This recipe makes for an on-the-run lunch or snack that gets better the longer you let it sit. If you know you canâ€™t make it out of the office for lunch or need something to help you power through the afternoon, you can make this salad the night before or morning of and can rest assured knowing it will taste even better later â€“ the orange juice soaks into the carrots and raisins and the flavor of the dill becomes stronger.
I have carrots in some form every day, and for many glowing reasons:
Carrots: lower the risk of breast, lung and colon cancer due to their falcarinol content, are packed with vision-improving vitamin A and beta-carotene, prevent heart disease, reduce the risk of stroke, nourish the skin and can help to treat acne, possess anti-aging properties due to its antioxidant beta-carotene, and are natural abrasives that can help clean your teeth and contribute to dental health.
Prep Time: 5 minutes
Keywords: no cook lunch snack side dish raw vegan vegetarian carrots dill orange cumin
- 1 large carrot
- 1/4 red onion
- 1 small handful dill
- Handful of raisins (about 1/4 cup)
- 1/2 tsp cumin
- 1/4 tsp hot red pepper
- Dash of salt and pepper
- Juice of 1/2 an orange
Shred the carrot, dice the quarter red onion, stem and chop the dill, squeeze the lemon, and combine all the ingredients in a bowl. Add a dash of salt and pepper.
Serve for one.
The raisins give more texture and density to the dish, while the fill and orange keeps this light and zesty. The cumin tones down the sweetness of this dish, giving it a Moroccan twist.
Leeks are extremely versatile and pack enough taste to cook as simply as possible and still have a satisfying dish. For this recipe, I skipped using any oil or butter and simply baked chopped leeks with tomato puree and some garlic and onion for a savory dish with deep flavor that complements any grain you have on hand.
Leeks: reduce LDL (bad) cholesterol, fight colon and prostate cancer with its carcinogen-fighting quercetin content, contain protective antioxidants carotenoids, lutein and zeaxanthin, prevent aging, keep down high blood pressure, are low in calories, are blood cleansers, and heal wounds.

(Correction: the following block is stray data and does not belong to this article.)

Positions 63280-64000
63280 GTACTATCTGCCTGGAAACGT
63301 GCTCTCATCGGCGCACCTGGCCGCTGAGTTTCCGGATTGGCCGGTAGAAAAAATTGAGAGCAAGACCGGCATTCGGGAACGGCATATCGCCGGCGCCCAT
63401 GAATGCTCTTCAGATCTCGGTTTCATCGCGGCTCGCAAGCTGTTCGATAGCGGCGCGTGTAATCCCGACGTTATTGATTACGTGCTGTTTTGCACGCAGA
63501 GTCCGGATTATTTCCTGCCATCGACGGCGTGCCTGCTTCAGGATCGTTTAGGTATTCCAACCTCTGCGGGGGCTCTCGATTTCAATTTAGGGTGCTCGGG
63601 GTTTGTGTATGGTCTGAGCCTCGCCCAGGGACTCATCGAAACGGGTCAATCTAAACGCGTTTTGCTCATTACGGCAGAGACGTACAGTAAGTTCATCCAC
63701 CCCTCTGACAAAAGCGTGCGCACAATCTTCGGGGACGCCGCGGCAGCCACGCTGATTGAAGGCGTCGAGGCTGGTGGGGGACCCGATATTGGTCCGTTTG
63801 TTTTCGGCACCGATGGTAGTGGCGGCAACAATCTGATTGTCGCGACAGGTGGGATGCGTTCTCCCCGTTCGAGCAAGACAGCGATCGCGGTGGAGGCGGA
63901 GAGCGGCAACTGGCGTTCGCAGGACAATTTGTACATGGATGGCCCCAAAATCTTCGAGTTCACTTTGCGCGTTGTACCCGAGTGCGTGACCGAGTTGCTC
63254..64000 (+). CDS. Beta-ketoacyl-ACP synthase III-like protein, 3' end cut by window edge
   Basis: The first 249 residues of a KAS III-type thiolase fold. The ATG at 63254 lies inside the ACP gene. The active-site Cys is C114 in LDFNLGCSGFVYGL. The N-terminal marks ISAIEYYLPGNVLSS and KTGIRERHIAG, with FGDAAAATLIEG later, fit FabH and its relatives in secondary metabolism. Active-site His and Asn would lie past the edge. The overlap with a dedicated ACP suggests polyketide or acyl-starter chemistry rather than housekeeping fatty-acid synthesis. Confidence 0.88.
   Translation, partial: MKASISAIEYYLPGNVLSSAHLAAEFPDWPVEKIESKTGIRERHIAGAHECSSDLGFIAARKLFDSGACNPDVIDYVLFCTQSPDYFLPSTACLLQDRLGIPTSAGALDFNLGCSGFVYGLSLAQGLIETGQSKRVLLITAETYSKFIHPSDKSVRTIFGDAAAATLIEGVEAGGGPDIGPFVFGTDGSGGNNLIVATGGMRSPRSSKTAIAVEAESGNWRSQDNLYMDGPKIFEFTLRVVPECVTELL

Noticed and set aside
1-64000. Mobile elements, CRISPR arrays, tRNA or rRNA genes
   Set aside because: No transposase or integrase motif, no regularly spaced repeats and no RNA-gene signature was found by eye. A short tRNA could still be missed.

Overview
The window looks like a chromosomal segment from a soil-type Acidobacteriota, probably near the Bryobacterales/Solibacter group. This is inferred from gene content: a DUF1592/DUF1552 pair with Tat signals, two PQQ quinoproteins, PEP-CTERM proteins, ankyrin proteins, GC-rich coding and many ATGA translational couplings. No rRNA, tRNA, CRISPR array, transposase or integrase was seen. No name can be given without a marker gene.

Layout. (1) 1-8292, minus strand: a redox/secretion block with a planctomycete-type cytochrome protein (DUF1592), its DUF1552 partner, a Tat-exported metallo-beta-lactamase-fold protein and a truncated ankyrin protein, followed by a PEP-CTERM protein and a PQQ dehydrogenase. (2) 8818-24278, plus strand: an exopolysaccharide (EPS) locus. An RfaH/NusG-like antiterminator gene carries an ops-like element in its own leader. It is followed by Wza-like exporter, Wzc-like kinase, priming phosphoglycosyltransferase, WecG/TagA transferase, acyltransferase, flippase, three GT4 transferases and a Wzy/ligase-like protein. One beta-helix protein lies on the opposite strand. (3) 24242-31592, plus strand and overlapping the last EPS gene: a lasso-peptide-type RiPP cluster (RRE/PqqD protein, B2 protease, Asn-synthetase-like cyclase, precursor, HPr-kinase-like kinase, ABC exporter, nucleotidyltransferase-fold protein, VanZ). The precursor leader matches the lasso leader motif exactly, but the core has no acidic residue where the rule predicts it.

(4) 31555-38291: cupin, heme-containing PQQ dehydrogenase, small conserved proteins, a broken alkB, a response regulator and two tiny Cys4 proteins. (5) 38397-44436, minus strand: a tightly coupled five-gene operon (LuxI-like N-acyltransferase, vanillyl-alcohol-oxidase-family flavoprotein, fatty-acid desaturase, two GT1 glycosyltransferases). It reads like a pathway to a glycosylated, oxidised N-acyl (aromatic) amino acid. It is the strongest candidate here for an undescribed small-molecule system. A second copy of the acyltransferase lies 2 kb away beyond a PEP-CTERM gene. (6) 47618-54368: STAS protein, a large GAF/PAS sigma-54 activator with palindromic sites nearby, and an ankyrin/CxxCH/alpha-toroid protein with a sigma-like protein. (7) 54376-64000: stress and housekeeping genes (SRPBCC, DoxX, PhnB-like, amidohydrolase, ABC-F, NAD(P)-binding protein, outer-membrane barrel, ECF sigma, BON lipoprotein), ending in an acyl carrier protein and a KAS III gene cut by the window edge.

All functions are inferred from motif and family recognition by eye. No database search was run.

Cook Time: 20 minutes
Keywords: bake boil simmer lunch side dinner vegan vegetarian fat free leeks tomato puree brown rice
- 3 leek stalks, chopped
- 8 oz tomato puree
- 2 cloves garlic, chopped
- 1/2 onion, chopped
- 1 tsp sea salt
- 1/2 tsp pepper
- 2 servings cooked brown rice
Chop the leeks, 1/2 onion, and garlic. Place onto a baking sheet and evenly pour one cup of tomato puree atop the veggies. Season with salt and pepper and pop into the oven at 375 degrees Fahrenheit for about 20 minutes or until leeks are cooked through.
Serve atop brown rice or grain of choice.
Usually when I make hummus, I prepare it in bulk so that itâ€™ll last me through a few days. During that time, I like to use it in different ways so I donâ€™t get bored. Large green leaves make for the perfect wraps. Today, I paired yesterdayâ€™s beet hummus with julienned carrots and cucumber and chopped tomato, parsley and scallions.
No formal recipe here. Whip up a batch of the roasted beet hummus, or use any hummus for that matter:
– White Bean Hummus
– Roasted Red Pepper Hummus
– Roasted Garlic and Sun-Dried Tomato Hummus
â€¦or use a no-fuss store-bought version.
Assemble the fixin’s.
Remove part of the stem of the green you choose (collard greens work best), which is difficult to work with, then pile and roll.
P.S. I swear I have two hands.
Slice diagonally for a lovely presentation. Then eat.
Enjoy as a snack, lunch or an appetizer.
This is a quick chop-chuck-‘n-chew recipe that I make all the time, depending on what grain and vegetable leftovers I have. I chop the vegetables small, toss with cooked quinoa (or any grain for that matter) and fold in a simple lemon and olive oil dressing. Itâ€™s a fresh, light, and satisfying way to get rid of veggies on their last leg and put to good use otherwise bland grains.
Its glowsomeness revealed:
Quinoa: is a protein powerhouse (one cup has 9 grams), containing allÂ of the essential amino acids and is thus a complete protein, is rich in fiber and digests slowly as to provide a feeling of fullness, acts an an internal cleanser and helps keep you â€œregularâ€, contributes to liver health with it vitamin B and folate content, builds bones with his good calcium content, and offer 15 percent of the U.S. recommended daily allowance of iron in just one cup, helping to deliver oxygen to the blood and boosting energy and brain power.
Keeps you sharp, thin, and strong. Make sure you get some!
- 2 cups cooked quinoa
- 1 yellow red pepper, diced
- 1 tomato, diced
- 1 green pepper, diced
- 1 carrot, shredded
- 1 red onion, chopped
- 1/2 tsp salt
- 1/4 tsp pepper
- 1/3 cup olive oil
- Juice of 1/2 a lemon
Begin by chopping the veggies into fine pieces. Grate the carrot. Â Add to two cups of cooked quinoa.
For the dressing, whisk together salt, pepper, olive oil and juice of 1/2 a lemon. Fold into quinoa mixture until all is evenly coated.
The dressing helps break down the toughness of the raw vegetables, evening out the textures and making for an awesome bite.
Serve and enjoy!